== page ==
• Jessica Thomas February 17, 2013, 7:35 PM


    • Mike Duran February 18, 2013, 9:13 AM

      Tim, so much of this gender experimentation is spear-headed by academia. It’s social engineering from the cultural elites. So it’s good to know that some professionals have qualms. Interesting that the professor you mentioned even conceded a “spiritual fix” to the problem.

  • D.M. Dutcher February 17, 2013, 11:18 PM

    Wow, great article. I’m going to check that book out.

    I honestly don’t know about gender roles in a spiritual sense. To me, there’s a tension in the faith between “male and female he created them” and “in heaven, there will be no marriage or giving of marriage; they shall be like the angels.” I admit at being at a loss then; the idea of me being the spiritual head of a family or something is so alien to my mode of thinking that I don’t know how to relate.

    Most of the time, I just look at it from a cultural sense. I guess the idea of “being a real man” is something that is unusual to me, since I don’t have a wife, kids, or other external factors that I can use to define it. Anyways, again good article; I wish the Acculturated ones could have been up to this level.

  • Jill February 18, 2013, 9:03 AM

    I agree with the assertion that gender distinctions can and do exist. However, what bothers me is over-defining and analyzing them to the point that it seems we have boxes of traits that men and women need to check in order to properly fulfil their roles or functions in society. For example, you claim in your last paragraph that women are right-brained and nurturing. If you look at human traits on a spectrum, you will find that women are more nurturing than men, even though men do possess nurturing qualities. But are women “right-brained”? It’s highly unlikely that you would find this a feminine trait. Women, in studies of the mind, tend to succeed in linguistic and verbal processes, which are left-brained functions. It has even been postulated that men are more right-brained than women because men are more intuitive (as in, they tend to be more action-oriented, which clusters with right-brain intuition). You will find various psychologists making claims either way, which leaves me with the inevitable conclusion that I should act as God has wired me to act (as a more-nurturing-than-my-husband, left-brained female, who isn’t nearly as nurturing as her sister) and not worry about what is feminine or masculine. I don’t enjoy being pinned down. I don’t think anybody does, really. This is, no doubt, the reason that the feminist movement began to appear as soon as women became literate and had access to publishing (app. 17th C). Before that, the cries of unfair pigeon-holing were few and far between because men were the scholars, and by extension, the ones defining terms, although female apologists still cropped up every once in a while (Christine de Pizan in the 14th C, for example).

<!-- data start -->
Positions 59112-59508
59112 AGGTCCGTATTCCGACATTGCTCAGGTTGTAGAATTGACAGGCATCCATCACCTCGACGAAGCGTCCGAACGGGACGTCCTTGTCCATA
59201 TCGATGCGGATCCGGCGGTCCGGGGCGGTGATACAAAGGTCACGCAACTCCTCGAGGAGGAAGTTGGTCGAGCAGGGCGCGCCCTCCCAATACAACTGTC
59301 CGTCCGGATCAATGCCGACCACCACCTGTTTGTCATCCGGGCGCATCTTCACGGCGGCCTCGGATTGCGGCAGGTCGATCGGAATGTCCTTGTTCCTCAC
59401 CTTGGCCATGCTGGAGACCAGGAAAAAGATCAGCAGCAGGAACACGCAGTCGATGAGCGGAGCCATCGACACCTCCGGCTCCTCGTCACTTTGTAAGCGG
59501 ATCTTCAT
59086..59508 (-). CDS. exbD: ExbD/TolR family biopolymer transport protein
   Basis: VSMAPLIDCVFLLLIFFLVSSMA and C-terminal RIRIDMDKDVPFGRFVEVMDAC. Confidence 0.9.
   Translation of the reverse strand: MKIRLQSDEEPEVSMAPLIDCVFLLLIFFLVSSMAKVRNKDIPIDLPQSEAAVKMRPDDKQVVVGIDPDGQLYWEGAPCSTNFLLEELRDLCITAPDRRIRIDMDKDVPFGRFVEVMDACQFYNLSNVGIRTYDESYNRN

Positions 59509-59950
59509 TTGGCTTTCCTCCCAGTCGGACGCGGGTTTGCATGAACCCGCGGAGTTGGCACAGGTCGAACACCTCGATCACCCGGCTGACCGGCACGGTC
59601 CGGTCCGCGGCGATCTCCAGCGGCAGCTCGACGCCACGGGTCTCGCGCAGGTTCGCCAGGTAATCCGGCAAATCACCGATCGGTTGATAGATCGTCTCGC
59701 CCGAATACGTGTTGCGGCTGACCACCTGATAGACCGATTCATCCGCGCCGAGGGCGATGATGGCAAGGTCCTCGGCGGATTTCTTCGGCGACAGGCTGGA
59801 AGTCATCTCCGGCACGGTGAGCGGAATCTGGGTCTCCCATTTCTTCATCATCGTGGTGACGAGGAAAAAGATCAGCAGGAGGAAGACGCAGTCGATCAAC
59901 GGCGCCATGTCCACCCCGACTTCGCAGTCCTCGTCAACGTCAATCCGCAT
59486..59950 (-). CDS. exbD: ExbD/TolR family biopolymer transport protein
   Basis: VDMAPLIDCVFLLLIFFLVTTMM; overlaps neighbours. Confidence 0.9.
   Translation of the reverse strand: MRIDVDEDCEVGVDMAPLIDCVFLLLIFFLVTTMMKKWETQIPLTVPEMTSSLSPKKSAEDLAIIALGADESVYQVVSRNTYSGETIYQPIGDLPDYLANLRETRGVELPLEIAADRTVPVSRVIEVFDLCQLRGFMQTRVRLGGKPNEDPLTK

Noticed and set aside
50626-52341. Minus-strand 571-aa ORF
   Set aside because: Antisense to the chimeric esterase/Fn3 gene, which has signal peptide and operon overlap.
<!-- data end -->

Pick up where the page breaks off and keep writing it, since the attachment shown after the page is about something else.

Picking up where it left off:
In the pretend egalitarianism we now live under, men cry about being unfairly pigeon-holed, as well. They have every right to. They aren’t the unfeeling apes sitcoms and commercials portray them as. Still, returning to a boxed list of what is masculine and what is feminine isn’t what is needed because the list-writers will inevitably get it wrong. People should act out their natural talents and predilections (a dangerous statement, I know, but I don’t mean sinful predilections, but personality predilections). That way, this Joy person can be the woman she feels she must be and raise her daughters and sons accordingly, and I will do the same.

    • Mike Duran February 18, 2013, 9:32 AM

      Jill, pigeon-holing and stereotyping are one thing. Acknowledging that being a male or a female means something is another. The question I’d ask you is, When “God created them male and female” were there any intrinsic emotional / spiritual / relational differences in that distinction? Or are we simply talking plumbing and societal mores?

      • Jill February 18, 2013, 9:59 AM